With Heavy Downpours Becoming More Frequent, Wider Culverts Will Be Key
In case you haven't noticed, heavy downpours are increasing in the northeast. In fact, according to the Environmental Protection Agency, they've increased by 70 percent since 1958. A heavy downpour is defined as a storm that produces two or more inches of water in 24 hours. And as temperatures warm, scientists are predicting that they'll become more frequent and intense.
To help prepare for more rain, crews have just finished an unusual 13-year survey of road-stream crossings and culverts.
With heavy rain comes the risk of more flash flooding, like the 2017 event that surprised and overwhelmed a Waterford campground when a pair of culverts failed. Video from the flash flood that cut off part of the campground was later shared on Youtube.
But inadequately-sized culverts are hardly unusual. And that's why survey crews from the Nature Conservancy, with support from the state and other organizations, have been checking out thousands of road-stream crossings and culverts around the state for the past 13 years. All their findings have been entered into a massive database that can highlight where there may be problem areas.
"Scientists among us really love to have this data, but really it's not about that, it's about trying to have healthier streams," says Alex Abbott, a stream restoration specialist with the U.S. Fish and Wildlife Service.
Abbott says the database contains about 26,000 records, making Maine one of the most comprehensively surveyed jurisdictions anywhere.
"I like to think about our watersheds in Maine as living creatures, and the rivers and streams are their veins and arteries, and these stream crossings frequently represent blockages in those veins and arteries, much like our bodies have blockages and we put stents in them," Abbott says.
In the case of streams, culverts can serve as stents, funneling heavy flows of water as well as fish. But the key for restoration and resiliency is for them to be wide enough to handle big storms.
That's where Hadley Couraud and Caroline Hill come in. In the town of Hebron, in western Maine, Couraud and Hill take measurements of a stream crossing in some thick woods using what Couraud calls her "stream crew jedi sword," essentially a large measuring stick to gauge water depth and width.
This year alone, the two women and two other crews surveyed 1200 stream crossings and logged well over 1,000 miles on the road each month. By the end of September and the completion of the 13-year-project, they will have surveyed 95 percent of the stream crossings in the state.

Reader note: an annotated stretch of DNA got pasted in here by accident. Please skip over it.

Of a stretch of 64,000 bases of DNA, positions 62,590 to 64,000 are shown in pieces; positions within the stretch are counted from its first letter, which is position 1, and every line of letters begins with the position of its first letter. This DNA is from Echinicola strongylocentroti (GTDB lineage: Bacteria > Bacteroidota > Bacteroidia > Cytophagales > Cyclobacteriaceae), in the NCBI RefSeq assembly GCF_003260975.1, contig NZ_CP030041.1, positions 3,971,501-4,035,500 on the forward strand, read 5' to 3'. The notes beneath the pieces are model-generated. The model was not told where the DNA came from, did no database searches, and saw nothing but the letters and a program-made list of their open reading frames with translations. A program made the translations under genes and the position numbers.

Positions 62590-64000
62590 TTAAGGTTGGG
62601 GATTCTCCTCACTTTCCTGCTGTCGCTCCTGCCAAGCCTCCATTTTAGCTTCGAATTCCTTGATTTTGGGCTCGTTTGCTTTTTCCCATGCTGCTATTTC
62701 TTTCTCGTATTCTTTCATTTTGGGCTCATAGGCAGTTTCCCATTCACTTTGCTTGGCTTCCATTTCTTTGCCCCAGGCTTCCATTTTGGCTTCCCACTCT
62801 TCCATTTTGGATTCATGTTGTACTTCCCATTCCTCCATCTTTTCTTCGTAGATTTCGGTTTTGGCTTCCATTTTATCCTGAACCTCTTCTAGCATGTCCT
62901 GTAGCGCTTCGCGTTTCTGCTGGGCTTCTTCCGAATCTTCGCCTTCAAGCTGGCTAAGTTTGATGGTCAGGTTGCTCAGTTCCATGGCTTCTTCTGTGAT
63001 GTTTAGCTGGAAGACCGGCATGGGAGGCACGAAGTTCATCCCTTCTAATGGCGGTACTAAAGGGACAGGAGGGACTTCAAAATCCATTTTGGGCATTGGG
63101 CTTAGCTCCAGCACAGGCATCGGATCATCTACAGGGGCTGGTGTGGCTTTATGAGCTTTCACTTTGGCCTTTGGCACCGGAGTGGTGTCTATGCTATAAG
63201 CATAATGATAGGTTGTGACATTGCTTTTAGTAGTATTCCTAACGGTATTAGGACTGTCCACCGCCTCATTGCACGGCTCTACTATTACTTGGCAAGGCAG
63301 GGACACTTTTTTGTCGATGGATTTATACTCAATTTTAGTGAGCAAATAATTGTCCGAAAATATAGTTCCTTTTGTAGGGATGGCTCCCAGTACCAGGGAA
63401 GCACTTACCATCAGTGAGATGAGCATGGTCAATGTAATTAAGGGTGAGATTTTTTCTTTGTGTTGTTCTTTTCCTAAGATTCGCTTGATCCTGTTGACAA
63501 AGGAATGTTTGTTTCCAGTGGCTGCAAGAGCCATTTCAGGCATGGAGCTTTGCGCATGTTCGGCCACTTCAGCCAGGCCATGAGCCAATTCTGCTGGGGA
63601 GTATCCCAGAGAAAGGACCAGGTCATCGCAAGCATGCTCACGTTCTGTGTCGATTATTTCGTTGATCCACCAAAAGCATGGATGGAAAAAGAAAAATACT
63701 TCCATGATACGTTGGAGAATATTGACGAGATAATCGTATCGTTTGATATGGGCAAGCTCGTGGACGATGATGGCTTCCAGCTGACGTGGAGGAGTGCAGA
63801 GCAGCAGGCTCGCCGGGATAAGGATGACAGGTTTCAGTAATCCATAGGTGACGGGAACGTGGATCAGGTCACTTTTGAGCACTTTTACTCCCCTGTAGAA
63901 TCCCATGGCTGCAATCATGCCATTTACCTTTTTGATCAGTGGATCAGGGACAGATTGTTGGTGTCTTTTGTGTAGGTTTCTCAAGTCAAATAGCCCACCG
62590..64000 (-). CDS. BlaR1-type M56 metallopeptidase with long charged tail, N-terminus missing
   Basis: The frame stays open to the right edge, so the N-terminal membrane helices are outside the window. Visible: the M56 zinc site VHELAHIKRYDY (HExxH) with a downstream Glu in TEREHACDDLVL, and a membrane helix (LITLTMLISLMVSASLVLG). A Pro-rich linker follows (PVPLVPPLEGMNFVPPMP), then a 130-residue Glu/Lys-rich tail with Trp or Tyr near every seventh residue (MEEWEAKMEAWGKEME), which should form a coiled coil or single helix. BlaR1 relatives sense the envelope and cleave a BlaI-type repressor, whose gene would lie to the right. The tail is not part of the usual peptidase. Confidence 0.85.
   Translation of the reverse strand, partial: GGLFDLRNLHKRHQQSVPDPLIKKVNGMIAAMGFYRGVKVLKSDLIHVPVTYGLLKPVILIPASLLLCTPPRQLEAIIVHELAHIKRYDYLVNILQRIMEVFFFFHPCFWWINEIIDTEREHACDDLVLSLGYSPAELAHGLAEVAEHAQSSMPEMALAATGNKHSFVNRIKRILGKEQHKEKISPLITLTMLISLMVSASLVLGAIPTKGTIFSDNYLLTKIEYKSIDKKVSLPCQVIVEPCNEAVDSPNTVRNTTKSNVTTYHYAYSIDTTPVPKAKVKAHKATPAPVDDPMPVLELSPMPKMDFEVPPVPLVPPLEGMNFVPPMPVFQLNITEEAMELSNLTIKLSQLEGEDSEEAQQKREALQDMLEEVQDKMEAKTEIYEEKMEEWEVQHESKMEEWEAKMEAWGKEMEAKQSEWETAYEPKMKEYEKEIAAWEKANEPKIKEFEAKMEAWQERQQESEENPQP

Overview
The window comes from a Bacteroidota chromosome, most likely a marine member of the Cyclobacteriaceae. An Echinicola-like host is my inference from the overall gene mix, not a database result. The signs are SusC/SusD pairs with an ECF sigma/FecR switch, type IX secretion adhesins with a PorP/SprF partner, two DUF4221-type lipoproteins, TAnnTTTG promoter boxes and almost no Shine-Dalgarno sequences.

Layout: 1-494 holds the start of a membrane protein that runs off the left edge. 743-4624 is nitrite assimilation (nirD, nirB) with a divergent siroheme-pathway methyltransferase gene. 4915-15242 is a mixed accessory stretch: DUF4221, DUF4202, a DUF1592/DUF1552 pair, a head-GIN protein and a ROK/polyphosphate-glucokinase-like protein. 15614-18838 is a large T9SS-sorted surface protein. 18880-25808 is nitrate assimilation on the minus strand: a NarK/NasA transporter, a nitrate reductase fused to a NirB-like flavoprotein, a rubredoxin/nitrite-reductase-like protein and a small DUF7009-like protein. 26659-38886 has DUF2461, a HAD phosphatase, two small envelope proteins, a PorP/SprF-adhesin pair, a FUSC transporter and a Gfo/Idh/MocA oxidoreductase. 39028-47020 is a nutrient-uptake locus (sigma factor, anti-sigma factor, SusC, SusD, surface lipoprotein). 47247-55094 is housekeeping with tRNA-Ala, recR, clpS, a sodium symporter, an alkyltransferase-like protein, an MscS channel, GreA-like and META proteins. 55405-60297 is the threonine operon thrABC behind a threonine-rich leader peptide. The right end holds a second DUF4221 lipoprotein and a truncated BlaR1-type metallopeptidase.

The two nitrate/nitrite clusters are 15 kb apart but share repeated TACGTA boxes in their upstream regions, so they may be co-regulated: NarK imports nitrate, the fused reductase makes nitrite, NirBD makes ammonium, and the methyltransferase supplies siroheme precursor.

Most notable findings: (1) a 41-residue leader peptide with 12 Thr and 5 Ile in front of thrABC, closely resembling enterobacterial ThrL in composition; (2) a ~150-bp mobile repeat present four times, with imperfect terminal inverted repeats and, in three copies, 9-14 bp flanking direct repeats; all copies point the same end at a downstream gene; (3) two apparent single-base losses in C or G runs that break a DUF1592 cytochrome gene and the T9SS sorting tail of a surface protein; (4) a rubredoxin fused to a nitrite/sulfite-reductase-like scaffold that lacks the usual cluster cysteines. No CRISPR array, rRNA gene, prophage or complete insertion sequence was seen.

"We've never been lost. Our tablets have GPS so on the maps we can see a little blue dot that shows where we are all the time so we always know where we are," says Hill.
Along the way, they've camped out in the North Woods and met people who live, work and hunt in their midst. Many of them have offered up places for them to stay. Couraud says she's been pleasantly surprised by how much they support the work.
"Not because they care passionately about culverts but because they understand what impact it has on the environment they grew up in,” says Couraud. “I mean we've had trophy hunters that have put us up in cabins because they know the connection between waterways and fish and bear and moose."
Hill and Couraud kept journals of the wildlife they observed in the woods while they surveyed stream crossings this summer: 30 moose, seven bears, six fox and several turtles. It's one of the benefits of their unusual job.
Last year, they built a culvert in Brownville from the ground up.
"It came to us in giant sheets of aluminum and we spent a week hand-screwing over 1200 nuts and bolts to put the thing together. It was great," says Couraurd.
And the work of the survey crews is of particular interest to Benjamin Matthews, a watershed restoration specialist with the Nature Conservancy in Maine, who uses the data gathered to help plan for the future. His own focus is on adequate fish passage.
"I've done an analysis to look at where the flood prone culverts are in the state so that I can go to the towns and say, hey, I've got a problem for fish that I want to help you with, you've got a problem for your road as well,” he says. “So, we can join these two things and really fix both of those problems at the same time."
Culverts that fail can pose problems for motorists, and also for emergency responders, delaying ambulance and fire services. And they can also cost cities and towns hundreds of thousands of dollars to replace and repair damaged roads, which is why Matthews says it makes economic sense to plan ahead for severe storms.
This story is part of a week-long reporting project“Covering Climate Now by Maine Public and more than 300 other news outlets around the world. The series comes in advance of the United Nations Climate Action Summit on Monday Sept. 23 in New York. More information here.
Originally published 5:54 p.m. Sept. 18, 2019